UK printing company Smith and Ouzman Ltd, convicted of making corrupt payments last year, was sentenced by Recorder Andrew Mitchell, who was not the trial judge, on 8 January 2016 to a £1,316,799 fine and £881,158 confiscation as well as £25,000 prosecution costs.
The conviction follows an SFO investigation into corrupt payments made in return for the award of contracts to the company. The company was convicted under the old legislation as the offences pre dated the Bribery Act 2010.
The directors were also convicted and sentenced almost a year ago 12 February 2015.
The Judge stated in his sentencing remarks that:
“Corruption of foreign officials is damaging to the country in which the corruption occurs, is damaging to the reputation of UK business and of course in the market in which a business operates. It is anti-competitive”
Practitioners should be aware that Director of the SFO, David Green CB QC commented:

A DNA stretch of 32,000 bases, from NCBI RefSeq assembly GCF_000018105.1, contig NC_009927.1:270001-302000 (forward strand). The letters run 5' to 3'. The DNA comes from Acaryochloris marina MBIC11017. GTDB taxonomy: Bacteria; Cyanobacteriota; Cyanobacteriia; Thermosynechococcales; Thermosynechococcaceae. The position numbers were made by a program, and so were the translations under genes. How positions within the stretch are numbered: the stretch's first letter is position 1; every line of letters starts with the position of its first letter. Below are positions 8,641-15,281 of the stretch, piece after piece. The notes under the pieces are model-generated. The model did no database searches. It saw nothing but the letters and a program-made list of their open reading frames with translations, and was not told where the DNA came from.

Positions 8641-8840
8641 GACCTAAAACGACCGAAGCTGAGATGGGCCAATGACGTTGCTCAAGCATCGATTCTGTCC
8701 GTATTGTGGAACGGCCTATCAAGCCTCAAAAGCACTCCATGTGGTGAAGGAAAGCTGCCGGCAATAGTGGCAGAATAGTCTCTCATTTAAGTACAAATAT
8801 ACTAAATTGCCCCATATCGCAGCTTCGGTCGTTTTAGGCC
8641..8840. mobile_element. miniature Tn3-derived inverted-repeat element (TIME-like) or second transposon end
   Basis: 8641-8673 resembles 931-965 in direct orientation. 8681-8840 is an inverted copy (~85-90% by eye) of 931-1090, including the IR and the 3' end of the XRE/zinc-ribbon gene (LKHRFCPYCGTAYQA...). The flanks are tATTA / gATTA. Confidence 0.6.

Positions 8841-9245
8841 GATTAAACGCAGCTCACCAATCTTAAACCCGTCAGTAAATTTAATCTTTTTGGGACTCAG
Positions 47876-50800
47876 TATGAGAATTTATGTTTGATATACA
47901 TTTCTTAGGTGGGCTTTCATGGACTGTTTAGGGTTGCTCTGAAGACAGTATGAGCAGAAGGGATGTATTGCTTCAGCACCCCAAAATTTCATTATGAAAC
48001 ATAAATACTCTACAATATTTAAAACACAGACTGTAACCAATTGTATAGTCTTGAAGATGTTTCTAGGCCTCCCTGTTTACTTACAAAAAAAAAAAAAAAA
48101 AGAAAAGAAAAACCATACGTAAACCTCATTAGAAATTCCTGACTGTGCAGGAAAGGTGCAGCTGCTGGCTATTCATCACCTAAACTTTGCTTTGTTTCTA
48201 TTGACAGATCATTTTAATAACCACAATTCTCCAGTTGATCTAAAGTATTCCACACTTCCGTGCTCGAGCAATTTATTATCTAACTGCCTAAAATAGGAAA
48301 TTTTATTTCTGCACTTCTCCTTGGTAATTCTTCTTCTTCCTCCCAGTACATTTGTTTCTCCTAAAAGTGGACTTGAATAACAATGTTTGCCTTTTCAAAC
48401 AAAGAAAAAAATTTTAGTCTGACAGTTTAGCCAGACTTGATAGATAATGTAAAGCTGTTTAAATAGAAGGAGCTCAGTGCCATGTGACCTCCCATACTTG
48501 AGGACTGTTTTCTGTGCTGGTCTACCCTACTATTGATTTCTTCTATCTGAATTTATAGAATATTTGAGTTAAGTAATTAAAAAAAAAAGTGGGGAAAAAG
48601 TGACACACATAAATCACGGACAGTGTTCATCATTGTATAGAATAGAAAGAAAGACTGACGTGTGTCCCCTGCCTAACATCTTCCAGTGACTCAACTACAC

“The bribery of foreign officials by UK companies damages this country’s reputation, commercially, politically and ethically. The SFO will pursue such criminal behaviour at both the corporate and individual level.”
He is also reported to have asked the Treasury for blockbuster extra funding amounting to 60% of its budget to pay for major investigations. The SFO is also asking for a cash advance of £15.5m from the contingencies fund to meet ‘an urgent cash requirement for existing services’ to tide it over until parliament approves the full £21.1m of extra funding. This is in addition to the £10m top-up it received last year. Perhaps the Director feels that the recent successes of convictions in LIBOR and the first DPA will have demonstrated that he means business. He will also be aware that he has the support of solicitor general Robert Buckland QC, who said in response to parliamentary questions that despite previous failures “ things have moved on considerably in the right direction since the appointment of the current director in 2012.”